Bella Evans June 29, 2020 Anatomy
Humans have evolved separately from other animals, but since we share a distant common ancestor, we mostly have a body plan that is similar to other organisms, with just the muscles and bones in different proportions.
Whereas anatomy is about structure, physiology is about function. Human physiology is the scientific study of the chemistry and physics of the structures of the body and the ways in which they work together to support the functions of life. Much of the study of physiology centers on the body’s tendency toward homeostasis. Homeostasis is the state of steady internal conditions maintained by living things. The study of physiology certainly includes observation, both with the naked eye and with microscopes, as well as manipulations and measurements. However, current advances in physiology usually depend on carefully designed laboratory experiments that reveal the functions of the many structures and chemical compounds that make up the human body.
This is the result of humans having ancestors that began walking on their hind limbs rather than using all four limbs. Most of our anatomical insight was gained through the dissection of corpses (cadavers), and for a long time, it was the only way we could gain anatomical knowledge about the human body. It was a rather grotesque affair, but it made up the bulk of medical literature for centuries. These days, technological innovation has made it possible to explore human anatomy at a microscopic level.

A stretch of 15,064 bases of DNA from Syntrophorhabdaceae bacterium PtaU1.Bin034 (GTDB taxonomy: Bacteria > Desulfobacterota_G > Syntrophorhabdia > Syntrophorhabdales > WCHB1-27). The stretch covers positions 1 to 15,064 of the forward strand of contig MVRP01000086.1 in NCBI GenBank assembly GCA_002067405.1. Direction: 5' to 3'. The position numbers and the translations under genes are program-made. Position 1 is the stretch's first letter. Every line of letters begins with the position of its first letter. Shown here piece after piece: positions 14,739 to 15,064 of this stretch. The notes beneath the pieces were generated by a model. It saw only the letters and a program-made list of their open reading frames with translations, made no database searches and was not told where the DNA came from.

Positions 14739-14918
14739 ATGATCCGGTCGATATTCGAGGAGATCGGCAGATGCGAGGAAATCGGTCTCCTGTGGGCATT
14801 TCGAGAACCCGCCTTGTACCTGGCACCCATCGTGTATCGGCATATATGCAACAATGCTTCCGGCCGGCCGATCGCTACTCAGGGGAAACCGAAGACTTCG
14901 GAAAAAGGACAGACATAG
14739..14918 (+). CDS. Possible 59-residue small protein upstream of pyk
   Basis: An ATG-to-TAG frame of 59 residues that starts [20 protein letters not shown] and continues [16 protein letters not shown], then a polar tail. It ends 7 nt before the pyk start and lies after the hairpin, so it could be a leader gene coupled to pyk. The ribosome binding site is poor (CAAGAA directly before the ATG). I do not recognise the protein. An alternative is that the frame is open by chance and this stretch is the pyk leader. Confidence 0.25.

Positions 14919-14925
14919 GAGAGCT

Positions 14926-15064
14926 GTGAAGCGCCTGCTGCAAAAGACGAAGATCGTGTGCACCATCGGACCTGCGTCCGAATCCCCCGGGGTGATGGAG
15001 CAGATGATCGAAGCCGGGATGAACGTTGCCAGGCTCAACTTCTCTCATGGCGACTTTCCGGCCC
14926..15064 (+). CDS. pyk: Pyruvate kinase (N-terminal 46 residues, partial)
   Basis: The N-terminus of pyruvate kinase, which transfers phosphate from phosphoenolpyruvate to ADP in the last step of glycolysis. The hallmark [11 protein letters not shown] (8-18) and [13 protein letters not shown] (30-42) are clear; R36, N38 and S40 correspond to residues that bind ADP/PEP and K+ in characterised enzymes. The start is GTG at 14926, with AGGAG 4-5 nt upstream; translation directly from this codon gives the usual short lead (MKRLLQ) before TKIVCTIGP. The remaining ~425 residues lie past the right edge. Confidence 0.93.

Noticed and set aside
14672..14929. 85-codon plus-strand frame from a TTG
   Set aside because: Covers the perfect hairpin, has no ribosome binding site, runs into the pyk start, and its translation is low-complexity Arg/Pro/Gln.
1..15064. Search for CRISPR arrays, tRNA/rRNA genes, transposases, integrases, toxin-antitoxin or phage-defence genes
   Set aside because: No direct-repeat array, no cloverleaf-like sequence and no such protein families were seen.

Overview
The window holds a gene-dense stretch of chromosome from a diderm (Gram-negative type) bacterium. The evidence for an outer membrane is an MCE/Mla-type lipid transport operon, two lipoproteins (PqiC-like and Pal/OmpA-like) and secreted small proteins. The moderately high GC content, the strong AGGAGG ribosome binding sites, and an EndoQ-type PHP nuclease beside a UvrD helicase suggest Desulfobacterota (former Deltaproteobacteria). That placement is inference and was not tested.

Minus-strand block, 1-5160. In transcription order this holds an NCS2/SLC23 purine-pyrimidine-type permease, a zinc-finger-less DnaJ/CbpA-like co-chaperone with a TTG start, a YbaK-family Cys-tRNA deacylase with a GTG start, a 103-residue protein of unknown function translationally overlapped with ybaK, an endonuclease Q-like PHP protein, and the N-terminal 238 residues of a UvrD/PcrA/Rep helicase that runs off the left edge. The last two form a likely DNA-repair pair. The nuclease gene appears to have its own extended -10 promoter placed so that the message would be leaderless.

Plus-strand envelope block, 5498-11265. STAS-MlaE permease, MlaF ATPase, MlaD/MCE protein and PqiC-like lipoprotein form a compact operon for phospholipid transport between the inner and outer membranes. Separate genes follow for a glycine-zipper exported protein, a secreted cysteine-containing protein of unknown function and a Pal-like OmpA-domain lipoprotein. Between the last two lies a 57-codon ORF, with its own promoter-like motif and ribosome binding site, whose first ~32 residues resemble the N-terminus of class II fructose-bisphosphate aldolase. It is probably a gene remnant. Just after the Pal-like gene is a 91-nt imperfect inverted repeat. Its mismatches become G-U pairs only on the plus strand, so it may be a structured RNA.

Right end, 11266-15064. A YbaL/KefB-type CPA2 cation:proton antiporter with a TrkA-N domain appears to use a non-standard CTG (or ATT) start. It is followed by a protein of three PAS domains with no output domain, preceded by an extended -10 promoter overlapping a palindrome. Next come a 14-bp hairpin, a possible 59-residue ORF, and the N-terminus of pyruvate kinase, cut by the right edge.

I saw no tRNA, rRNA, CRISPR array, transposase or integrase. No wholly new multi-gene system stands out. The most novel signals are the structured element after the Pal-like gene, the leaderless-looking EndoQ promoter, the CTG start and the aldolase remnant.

The presence of a well-developed digestive system helps to extract essential nutrients and minerals required by the body. A well developed respiratory system ensures the efficient gas exchange and the nervous system enables coordination and interaction within the body and also the external environment, thereby ensuring survival.
Anatomists take two general approaches to the study of the body’s structures: regional and systemic. Regional anatomy is the study of the interrelationships of all of the structures in a specific body region, such as the abdomen. Studying regional anatomy helps us appreciate the interrelationships of body structures, such as how muscles, nerves, blood vessels, and other structures work together to serve a particular body region. In contrast, systemic anatomy is the study of the structures that make up a discrete body system—that is, a group of structures that work together to perform a unique body function. For example, a systemic anatomical study of the muscular system would consider all of the skeletal muscles of the body.
Some of these organs work together and form systems that are specialised to perform a specific function or a set of functions. Collectively, these are known as organ systems.
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